WHAT’S IN YOUR POCKET? by Heather L. Montgomery is a nature-focused picture book that spotlights everyday childhood adventures as inspirations for famous scientists in various fields. George Washington Carver, Jane Goodall, Diego Cisneros-Heredia, and Mary Anning are just a few of the children who grow up to be important discoverers and scientists. The book is engaging and simple, and the connection between childhood curiosity and its joyful (and sometimes messy!) side effects will ring true for many readers. With the growing emphasis on outdoor education and connecting to nature, families and educators are sure to find this non-fiction book inspiring and entertaining.
Highlights include being kind to living beings (Darwin’s sister convinces him to stop collecting and killing beetles, Diego Cisneros-Heredia and his mother return a lizard to the wild) and the repeated incidents of children’s joy in the wonder and diversity in nature. The beautiful illustrations by Maribel Lechuga are perfectly matched to the childhood adventures and discoveries. With nature-based colors and expressive expressions, the focus on joyful curiosity is apparent. The drawings of butterflies, sea creatures, and even milkweed pods are realistic enough to spark interest in further research.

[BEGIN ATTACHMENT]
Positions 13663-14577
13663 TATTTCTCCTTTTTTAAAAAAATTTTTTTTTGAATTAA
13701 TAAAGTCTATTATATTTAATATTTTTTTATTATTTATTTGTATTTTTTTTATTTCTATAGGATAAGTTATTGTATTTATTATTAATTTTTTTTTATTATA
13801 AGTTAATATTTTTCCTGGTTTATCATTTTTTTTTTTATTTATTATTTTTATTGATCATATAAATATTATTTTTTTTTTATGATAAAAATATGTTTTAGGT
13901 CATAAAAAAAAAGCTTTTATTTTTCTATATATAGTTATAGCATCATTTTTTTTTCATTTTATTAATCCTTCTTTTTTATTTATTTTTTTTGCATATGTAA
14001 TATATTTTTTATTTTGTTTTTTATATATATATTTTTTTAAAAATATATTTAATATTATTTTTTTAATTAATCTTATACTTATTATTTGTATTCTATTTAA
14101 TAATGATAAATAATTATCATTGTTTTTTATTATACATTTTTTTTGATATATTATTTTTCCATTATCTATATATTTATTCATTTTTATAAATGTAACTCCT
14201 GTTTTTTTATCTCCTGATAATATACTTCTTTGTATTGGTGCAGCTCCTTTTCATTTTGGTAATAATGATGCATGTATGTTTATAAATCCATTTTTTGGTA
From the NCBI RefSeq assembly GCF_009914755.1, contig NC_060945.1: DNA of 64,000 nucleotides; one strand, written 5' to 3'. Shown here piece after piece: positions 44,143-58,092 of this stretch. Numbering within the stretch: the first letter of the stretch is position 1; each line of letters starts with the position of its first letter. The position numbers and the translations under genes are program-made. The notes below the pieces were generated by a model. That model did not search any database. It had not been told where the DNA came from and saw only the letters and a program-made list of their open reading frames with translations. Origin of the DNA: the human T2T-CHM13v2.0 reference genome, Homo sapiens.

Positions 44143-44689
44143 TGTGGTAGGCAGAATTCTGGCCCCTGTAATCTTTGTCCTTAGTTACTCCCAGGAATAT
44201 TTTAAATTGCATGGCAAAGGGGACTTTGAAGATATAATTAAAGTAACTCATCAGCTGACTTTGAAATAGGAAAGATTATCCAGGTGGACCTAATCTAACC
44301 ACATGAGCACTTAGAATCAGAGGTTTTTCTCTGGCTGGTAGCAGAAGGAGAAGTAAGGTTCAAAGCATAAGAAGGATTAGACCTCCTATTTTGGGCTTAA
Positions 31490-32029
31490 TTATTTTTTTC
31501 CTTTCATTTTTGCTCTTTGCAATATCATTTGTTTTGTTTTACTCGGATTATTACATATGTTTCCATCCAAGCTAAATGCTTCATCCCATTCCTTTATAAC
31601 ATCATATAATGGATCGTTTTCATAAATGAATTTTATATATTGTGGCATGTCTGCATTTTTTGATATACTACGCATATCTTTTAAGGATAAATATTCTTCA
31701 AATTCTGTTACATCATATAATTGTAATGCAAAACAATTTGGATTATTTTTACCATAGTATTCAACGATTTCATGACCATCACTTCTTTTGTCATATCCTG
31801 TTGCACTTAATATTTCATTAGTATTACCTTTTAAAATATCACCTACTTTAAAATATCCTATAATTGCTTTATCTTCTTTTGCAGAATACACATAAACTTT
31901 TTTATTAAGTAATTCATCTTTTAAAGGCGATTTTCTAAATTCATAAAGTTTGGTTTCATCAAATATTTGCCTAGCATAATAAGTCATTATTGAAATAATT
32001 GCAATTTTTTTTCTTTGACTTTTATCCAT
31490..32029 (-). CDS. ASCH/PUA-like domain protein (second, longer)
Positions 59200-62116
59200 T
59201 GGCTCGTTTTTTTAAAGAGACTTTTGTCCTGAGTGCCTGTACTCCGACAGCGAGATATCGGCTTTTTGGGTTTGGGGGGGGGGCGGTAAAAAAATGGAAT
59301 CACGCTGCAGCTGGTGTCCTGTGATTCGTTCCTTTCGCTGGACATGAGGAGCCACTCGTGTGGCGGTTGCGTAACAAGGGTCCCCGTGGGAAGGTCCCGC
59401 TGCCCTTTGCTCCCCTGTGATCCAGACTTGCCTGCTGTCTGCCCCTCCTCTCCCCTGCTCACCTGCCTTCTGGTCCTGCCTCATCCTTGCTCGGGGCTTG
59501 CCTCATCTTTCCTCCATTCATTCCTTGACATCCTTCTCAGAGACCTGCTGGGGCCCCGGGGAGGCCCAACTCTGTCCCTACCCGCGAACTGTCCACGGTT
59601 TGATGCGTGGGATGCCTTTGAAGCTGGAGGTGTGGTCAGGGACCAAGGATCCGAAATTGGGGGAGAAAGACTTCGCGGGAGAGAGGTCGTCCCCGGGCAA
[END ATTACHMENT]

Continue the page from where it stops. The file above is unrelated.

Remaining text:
A caveat: readers should know that creatures like worms, slugs, butterflies, and sea creatures are all presented as “discoveries to collect.” This presents an important opportunity for families to discuss the ethics of treating living creatures with respect and how scientific discoveries may bump up against those ethics. Age appropriate emphasis is possible within the spectrum of vignettes depicted. For example, William Beebe’s childhood curiosity encourages him to take eggs from a bird’s nest; this example can give clear guidance to younger readers of what to observe and not collect. Older readers will be able to respond to the inserted questions throughout the book about the differences between collecting and removing from an ecosystem, observing, categorizing, or even killing. The author includes “My Rules for Collecting” at the end of the book that includes respect for nature, people she lives with, and herself. Included is a reminder the it is sometimes illegal to collect some items and to only collect plants and organisms that are not alive. She also mentions the alternatives of taking a photograph or drawing a picture instead of removing something from its environment. I would have liked to see more of these “rules for collecting” within the text of the book, but it’s a comprehensive list overall.